There are seven steps towards cultural genocide.
First: “To destroy a people, you must first destroy their history”—a quotation, from a 19th-century Chinese thinker, used by Xi in his first address to the new Politburo in 2013. He was talking about attacks on China by foreign forces, but it is a lesson he is applying himself within China, both to how minorities are allowed to think about their past and to how they physically see the past, as mosques, monuments, cemeteries, and traditional housing are torn down.
Second, the French novelist Alphonse Daudet wrote that, “When a people are enslaved, as long as they hold fast to their language it is as if they had the key to their prison.” That key is increasingly being lost both in everyday and official life. This autumn there have been protests in Inner Mongolia, which has followed Tibet and Xinjiang in having “bilingual” education reduced to a rump.
Third, education is crucial. As Xi said at the recent Tibet Work Forum: “We must attach importance to strengthening ideological and political education in schools, put the spirit of patriotism throughout the entire process of school education at all levels and types, and bury the seeds of loving China in the depths of the hearts of every teenager.” This is not just a matter of ordaining the curriculum. In Xinjiang, with many parents in the camps or forced labour, hundreds of thousands of children are now put in state-run boarding schools and orphanages, where their language and cultural ties can be attenuated and broken.
Fourth, strangle indigenous culture by imprisoning intellectuals, historians, professors, poets, singers, artists and religious leaders. In addition to the extrajudicial camp system, in 2017 Xinjiang provided 21 per cent of China’s criminal arrests, despite having only 1.5 per cent of its population. Few, if any, of those incarcerated, often for long periods, have advocated anything remotely approaching the “Three Evils”. But they have advocated the maintenance of Uyghur culture, and that has become a political offence. (In Tibet, self-censorship and intimidation seem to make imprisonment less necessary.)
Fifth, prevent breeding. If that sounds brutal, it is. Forced sterilisation and compulsory abortions are common and documented, while the most effective form of contraception is to lock up in concentration camps those most likely to have children. According to official figures, in Uyghur-dominated Kashgar and Hotan, birth rates between 2015 and 2018 fell by over 60 per cent.
Sixth, devise and implement systems of social control. The camps and the threat of internment are the most prominent element, born out of the Party’s experience gained from the old system of “re-education through labour”, a form of extrajudicial detention in theory abolished in 2013. Urbanisation has made the “grid system” and “double-link system”, under which areas are divided into small parcels of families, effective means of informing, monitoring and clamping down. Twenty thousand party volunteers were sent into the villages of Tibet to assess and then intimidate. That number is dwarfed by the 200,000 in Xinjiang, part of a system of “family friends”, staying with Uyghurs, befriending, educating and above all monitoring them. Signs of religious or cultural devotion detected (for example, by asking children about their parents) lead to the camps. “Convenience” police stations, first introduced in Tibet, now stand every few hundred yards throughout Xinjiang towns.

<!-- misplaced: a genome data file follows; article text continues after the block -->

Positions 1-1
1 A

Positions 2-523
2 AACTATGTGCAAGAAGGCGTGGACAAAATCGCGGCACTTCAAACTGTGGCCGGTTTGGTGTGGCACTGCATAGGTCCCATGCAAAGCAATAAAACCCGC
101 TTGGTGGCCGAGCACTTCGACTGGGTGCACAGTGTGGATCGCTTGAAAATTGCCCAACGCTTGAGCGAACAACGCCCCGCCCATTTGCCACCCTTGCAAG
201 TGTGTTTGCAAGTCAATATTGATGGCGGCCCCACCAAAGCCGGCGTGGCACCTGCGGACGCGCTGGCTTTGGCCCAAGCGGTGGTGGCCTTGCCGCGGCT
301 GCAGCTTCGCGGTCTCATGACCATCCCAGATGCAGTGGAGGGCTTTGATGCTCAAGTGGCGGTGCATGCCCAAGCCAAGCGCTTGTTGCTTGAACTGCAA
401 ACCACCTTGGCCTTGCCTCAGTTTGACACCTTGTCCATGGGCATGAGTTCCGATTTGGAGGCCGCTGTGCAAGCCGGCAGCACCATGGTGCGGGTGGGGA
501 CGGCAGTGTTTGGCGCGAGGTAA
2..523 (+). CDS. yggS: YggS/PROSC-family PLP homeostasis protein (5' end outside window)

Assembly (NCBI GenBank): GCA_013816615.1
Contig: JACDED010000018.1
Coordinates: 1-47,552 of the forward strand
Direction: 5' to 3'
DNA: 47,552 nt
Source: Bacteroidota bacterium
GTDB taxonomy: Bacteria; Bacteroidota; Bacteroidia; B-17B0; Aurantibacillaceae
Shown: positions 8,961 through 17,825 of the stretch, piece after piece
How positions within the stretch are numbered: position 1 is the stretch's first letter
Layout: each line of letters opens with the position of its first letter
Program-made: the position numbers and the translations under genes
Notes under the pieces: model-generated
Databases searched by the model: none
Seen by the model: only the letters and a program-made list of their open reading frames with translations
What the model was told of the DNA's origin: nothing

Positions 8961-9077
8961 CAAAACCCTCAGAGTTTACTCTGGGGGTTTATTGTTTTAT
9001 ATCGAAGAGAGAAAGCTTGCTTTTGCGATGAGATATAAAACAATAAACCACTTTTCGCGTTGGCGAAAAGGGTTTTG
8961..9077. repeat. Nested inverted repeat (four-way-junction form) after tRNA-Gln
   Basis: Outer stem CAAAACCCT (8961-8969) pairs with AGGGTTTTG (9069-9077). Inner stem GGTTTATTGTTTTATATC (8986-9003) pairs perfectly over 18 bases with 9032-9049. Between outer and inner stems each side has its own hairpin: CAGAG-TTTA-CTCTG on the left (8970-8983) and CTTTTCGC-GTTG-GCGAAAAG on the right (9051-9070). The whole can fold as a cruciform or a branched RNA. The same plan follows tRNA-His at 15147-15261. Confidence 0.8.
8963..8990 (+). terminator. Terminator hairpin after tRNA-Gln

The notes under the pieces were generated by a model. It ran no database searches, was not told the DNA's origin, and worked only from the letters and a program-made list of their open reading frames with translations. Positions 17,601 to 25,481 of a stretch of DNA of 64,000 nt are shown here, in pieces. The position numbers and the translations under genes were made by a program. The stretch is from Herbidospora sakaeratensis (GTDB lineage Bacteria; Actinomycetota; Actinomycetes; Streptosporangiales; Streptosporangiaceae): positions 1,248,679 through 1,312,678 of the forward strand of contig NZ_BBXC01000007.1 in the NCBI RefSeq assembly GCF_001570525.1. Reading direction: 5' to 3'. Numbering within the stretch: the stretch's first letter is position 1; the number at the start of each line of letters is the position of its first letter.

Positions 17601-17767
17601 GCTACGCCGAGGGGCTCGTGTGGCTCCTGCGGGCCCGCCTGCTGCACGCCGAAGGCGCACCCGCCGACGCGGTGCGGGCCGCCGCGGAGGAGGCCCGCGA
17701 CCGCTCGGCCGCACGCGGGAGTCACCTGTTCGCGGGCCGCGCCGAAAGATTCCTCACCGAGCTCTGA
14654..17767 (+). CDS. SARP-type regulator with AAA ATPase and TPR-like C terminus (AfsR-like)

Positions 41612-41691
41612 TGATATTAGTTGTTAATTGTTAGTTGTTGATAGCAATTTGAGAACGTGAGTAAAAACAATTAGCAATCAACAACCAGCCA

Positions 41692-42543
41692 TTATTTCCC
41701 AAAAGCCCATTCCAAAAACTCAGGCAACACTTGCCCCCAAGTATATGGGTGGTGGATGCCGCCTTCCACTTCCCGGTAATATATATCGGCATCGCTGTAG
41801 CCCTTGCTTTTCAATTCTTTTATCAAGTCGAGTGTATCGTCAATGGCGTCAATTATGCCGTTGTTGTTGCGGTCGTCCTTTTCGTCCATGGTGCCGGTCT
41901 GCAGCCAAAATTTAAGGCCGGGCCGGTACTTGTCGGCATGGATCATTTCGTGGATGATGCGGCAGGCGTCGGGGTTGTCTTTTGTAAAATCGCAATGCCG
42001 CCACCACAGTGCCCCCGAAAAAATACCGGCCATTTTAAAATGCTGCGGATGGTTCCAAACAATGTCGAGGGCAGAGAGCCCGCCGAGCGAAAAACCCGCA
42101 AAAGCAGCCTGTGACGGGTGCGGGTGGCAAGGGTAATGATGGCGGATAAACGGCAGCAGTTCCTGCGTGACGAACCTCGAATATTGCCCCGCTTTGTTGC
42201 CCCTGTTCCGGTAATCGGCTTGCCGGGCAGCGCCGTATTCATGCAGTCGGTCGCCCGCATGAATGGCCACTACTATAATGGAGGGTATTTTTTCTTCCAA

Seventh, enlist technology. The Integrated Joint Operations Platform is a tool fed by all forms of surveillance, from CCTV to DNA and health records, from compulsory apps on phones which inform on sites visited to records of mosque attendance. This is the CCP’s new panopticon and Xinjiang is the laboratory.
The result is a massive intrusion into the lives of all minorities. For many it recalls the destructiveness of the Cultural Revolution, which of course is exactly what it is: a new, technological Cultural Revolution. It breeds resentment. But as the Party points out with alacrity, there have been no violent incidents in the last three years. While most Han outside Xinjiang and Tibet appear to approve of the clampdown, persuaded by propaganda of the dangers of terrorism, some Han who live in Xinjiang are leaving, because of the tension and increased costs of security.
Some argue that the human rights abuses will inevitably lead to terrorism and revolt, as ethnic minorities, facing the loss of their culture and way of life, become desperate. In particular an atheist CCP is unable to appreciate the depth of religious feeling, whose roots no amount of material prosperity or threat of harsh treatment can dig out. Yet these are uncharted waters in terms of technological surveillance, control and anticipation. Not only would it be difficult for extremists to enter Xinjiang or Tibet undetected, but the simple business of living would bring them to notice before they might perpetrate a terrorist act.
That at least is the CCP’s intention. It depends on a continued capacity to underwrite the extraordinary costs of the repression and a willingness to ride out the potential costs imposed by the reaction of the outside world. So far Muslim countries have been silent, while the democracies are only beginning to stir. But the BRI may falter and the lure of a 1.4 billion people China market may be eclipsed by recognition that the CCP is guilty of crimes against humanity and genocide. Will foreigners then be keen to deal with companies such as Hikvision or Huawei which are building the systems of repression? Will governments besides America sanction the responsible officials? And will they sanction the supreme leader who is ultimately responsible for ethnic policy and approval of the methods for implementing it?